Mao Zedong and Chu The, and later Zhou Enlai, set up a Soviet government in two central provinces of China. In 1931 the Executive Committee of the Comintern in Moscow directed Mao Zedong to organize a Soviet on the Russian model.[5] In 1933, the CCP sent a message to Josef Stalin which read, "Lead us on, O our pilot, from victory to victory!"[6]

In 1935, Georgi Dimitrov was General Secretary of the Comintern. At the 15th Anniversary of the Communist Party of China he laid down the Communist line to the followers:

" a real Bolshevik Party, the Communist Party of China realizes that however great the successes it has achieved, they are only the first serious steps on the road to the liberation of the Chinese people...The Party... is faced with the task of carrying on a systematic struggle to establish a united national front with the Kuomintang...It is necessary that energetic measures be taken to exert pressure on public opinion and the governments, first and foremost in England, France, and the U.S.A." [7]

In 1935, Mao and Zhou Enlai were elected to the Executive Committee of the Comintern in Moscow. They remained on this committee until it was publicly disbanded in 1943.[8]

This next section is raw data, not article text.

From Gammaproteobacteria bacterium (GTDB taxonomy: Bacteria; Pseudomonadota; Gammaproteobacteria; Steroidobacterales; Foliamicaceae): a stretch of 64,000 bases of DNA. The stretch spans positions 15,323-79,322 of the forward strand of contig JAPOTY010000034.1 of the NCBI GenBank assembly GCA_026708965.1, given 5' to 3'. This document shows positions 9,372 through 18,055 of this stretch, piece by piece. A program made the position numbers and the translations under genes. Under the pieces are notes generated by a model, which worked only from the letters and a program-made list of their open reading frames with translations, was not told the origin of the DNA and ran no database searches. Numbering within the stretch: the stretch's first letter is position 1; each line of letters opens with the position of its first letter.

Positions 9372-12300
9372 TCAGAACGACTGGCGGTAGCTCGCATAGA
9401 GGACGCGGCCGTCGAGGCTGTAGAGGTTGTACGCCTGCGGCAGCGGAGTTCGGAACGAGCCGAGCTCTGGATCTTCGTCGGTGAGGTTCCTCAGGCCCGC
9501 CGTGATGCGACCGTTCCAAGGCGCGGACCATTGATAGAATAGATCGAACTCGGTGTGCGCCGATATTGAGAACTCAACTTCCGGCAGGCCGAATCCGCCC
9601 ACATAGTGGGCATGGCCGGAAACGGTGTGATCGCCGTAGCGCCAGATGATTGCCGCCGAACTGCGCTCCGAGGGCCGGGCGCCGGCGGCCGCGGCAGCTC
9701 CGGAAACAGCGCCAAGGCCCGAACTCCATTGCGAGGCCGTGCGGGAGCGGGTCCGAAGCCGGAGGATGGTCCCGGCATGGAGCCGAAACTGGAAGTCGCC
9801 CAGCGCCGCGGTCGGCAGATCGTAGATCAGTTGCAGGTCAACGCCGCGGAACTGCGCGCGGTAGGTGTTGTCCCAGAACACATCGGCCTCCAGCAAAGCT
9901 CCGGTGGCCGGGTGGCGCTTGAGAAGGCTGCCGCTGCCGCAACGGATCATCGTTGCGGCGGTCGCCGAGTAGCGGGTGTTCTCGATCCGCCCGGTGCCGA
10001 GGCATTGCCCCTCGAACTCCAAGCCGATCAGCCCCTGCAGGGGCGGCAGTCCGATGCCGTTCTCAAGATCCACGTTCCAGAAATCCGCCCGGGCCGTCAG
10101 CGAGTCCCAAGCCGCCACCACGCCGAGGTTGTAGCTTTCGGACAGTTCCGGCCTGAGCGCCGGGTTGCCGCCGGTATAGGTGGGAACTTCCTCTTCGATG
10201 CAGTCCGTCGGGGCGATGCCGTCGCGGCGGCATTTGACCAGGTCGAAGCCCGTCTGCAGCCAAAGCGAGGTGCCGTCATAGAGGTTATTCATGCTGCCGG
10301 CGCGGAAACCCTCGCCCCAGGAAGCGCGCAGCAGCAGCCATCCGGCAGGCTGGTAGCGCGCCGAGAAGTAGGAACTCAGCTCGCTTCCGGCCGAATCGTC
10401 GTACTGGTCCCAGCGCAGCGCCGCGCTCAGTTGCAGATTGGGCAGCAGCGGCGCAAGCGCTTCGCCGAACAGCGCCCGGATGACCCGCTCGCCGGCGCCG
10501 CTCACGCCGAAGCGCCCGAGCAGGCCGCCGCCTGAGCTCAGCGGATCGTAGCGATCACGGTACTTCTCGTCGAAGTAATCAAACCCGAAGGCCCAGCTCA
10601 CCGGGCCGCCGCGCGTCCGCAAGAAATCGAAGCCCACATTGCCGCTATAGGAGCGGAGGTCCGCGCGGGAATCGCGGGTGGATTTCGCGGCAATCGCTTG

Edgar Snow introduced Mao and Zhou Enlai to American readers in 1937 in his book, Red Star Over China, shortly after the Chinese Red Army’s route by Chiang Kai-shek in 1934 and their year long retreat to Yenan known as the Long March. Snow wrote, "The political ideology, tactical line and theoretical leadership of the Chinese Communists have been under the close guidance, if not positive direction, of the Communist International, which during the last decade has become virtually a bureau of the Russian Communist Party. In the final analysis this means that for better or worse, the policies of the Chinese Communists, like the Communists in every other country, have had to fall in line with, and usually subordinate themselves to, the broad strategic requirements of Soviet Russia, under the dictatorship of Stalin."[9]